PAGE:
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Bruce Nauman Photo

Bruce Nauman

American Performance and Video Artist

Born: December 6, 1941 - Fort Wayne, Indiana
"If I was an artist and I was in the studio, then whatever I was doing in the studio must be art"
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"What I am really concerned about is what art is supposed to be - and can become."
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"I'm surprised when the work appears beautiful, and very pleased. And I think work can be very good and very successful without being able to call it beautiful, although I'm not clear about that. The work is good when it has a certain completeness, and when it's got a certain completeness, then it's beautiful."
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"Sunsets, flowers, landscapes: these kinds of things don't move me to do anything. I just want to leave them alone. My work comes out of being frustrated about the human condition. And about how people refuse to understand other people. And about how people can be cruel to each other. It's not that I think I can change that, but it's just such a frustrating part of human history."
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"And then what makes the work interesting is if you choose the right questions."
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"I think the point where language starts to break down as a useful tool for communication is the same edge where poetry or art occurs. Roland Barthes has written about the pleasure that is derived from reading when what is known rubs up against what is unknown, or when correct grammar rubs up against nongrammar... If you only deal with what is known, you'll have redundancy: on the other hand, if you only deal with the unknown, you cannot communicate at all. There is always some combination of the two, and it is how they touch each other than makes communication interesting."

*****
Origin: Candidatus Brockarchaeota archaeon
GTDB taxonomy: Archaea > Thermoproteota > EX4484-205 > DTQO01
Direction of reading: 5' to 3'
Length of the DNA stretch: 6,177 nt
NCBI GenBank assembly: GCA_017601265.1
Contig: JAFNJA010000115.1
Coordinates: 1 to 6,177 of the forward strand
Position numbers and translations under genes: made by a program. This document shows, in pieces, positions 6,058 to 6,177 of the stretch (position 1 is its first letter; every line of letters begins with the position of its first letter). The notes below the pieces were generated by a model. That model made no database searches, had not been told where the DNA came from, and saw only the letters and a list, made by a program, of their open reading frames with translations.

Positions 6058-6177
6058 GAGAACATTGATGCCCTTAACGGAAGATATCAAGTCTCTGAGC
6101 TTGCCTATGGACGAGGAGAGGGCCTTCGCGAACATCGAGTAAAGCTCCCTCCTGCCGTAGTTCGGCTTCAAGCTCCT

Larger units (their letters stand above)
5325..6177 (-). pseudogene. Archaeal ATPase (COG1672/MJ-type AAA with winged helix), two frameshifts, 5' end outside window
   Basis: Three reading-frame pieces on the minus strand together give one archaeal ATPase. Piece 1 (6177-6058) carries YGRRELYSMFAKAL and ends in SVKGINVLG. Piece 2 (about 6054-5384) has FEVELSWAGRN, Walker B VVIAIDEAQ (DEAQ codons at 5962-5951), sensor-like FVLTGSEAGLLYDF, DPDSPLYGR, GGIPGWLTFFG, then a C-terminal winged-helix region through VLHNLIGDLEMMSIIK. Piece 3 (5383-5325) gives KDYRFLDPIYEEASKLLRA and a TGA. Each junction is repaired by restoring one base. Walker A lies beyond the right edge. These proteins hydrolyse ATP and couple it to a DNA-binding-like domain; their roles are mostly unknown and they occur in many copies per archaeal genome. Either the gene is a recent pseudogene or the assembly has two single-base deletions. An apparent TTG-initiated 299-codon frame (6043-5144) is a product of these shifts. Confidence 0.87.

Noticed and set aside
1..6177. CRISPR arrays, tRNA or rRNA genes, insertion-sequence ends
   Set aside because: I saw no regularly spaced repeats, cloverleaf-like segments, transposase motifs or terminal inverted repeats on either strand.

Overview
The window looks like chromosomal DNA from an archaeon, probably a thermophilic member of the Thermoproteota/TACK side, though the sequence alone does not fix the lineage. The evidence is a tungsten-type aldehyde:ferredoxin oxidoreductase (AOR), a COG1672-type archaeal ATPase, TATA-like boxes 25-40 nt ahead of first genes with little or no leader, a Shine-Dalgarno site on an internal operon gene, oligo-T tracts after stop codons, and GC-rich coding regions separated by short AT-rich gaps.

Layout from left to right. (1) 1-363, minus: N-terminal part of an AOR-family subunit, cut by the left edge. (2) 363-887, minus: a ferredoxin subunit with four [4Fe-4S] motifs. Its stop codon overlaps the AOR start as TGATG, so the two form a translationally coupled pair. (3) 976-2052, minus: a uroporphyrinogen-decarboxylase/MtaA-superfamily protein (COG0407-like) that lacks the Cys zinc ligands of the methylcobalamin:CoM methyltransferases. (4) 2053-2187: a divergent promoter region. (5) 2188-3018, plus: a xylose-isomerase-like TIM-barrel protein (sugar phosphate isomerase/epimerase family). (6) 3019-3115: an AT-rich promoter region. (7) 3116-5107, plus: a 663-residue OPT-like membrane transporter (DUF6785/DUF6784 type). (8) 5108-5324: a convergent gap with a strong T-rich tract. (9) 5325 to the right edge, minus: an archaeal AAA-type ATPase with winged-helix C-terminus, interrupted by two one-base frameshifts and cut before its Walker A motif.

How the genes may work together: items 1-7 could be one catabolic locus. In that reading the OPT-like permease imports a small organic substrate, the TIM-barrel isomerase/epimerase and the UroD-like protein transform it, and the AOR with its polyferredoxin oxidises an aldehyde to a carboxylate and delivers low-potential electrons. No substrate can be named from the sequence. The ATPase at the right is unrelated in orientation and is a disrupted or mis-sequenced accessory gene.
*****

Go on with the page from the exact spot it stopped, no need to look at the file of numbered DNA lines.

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"Generalized anger and frustration is something that gets you in the studio, and gets you to work - though it's not necessarily evident in anything that's finished."
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"I don't like to think about being an influence. It's embarrassing."
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Summary of Bruce Nauman

Bruce Nauman was one of the most prominent, influential, and versatile American artists to emerge in the 1960s. Although his work is not easily defined by its materials, styles, or themes, sculpture is central to it, and it is characteristic of Post-Minimalism in the way it blends ideas from Conceptualism, Minimalism, performance art, and video art. The revival of interest in Marcel Duchamp in the 1960s also clearly influenced Nauman in various ways, from encouraging his love of wordplay to infusing his work with a satirical and sometimes absurdist tone. Despite the impact of Dada, however, he has continued to view his art less as a playful or creative enterprise than as a serious research endeavor, one he likes to carry out in seclusion from the art world, one that is shaped by his interests in ethics and politics.


  • Some of Nauman's earliest work was shaped by ideas that arose in the wake of Minimalism in the late 1960s. In particular, the way he treated the body - often his own, shown on video completing repetitive tasks - and the way he related the body to surrounding objects show the impact of Minimalism's new ideas about the relationship between the viewer and the sculptural object. His occasional interest in abstraction and sculptural concerns such as gravity also betray the style's influence. But Nauman, shunned the slick production values of Minimalism and has often showed a preference for a cruder manner of presentation.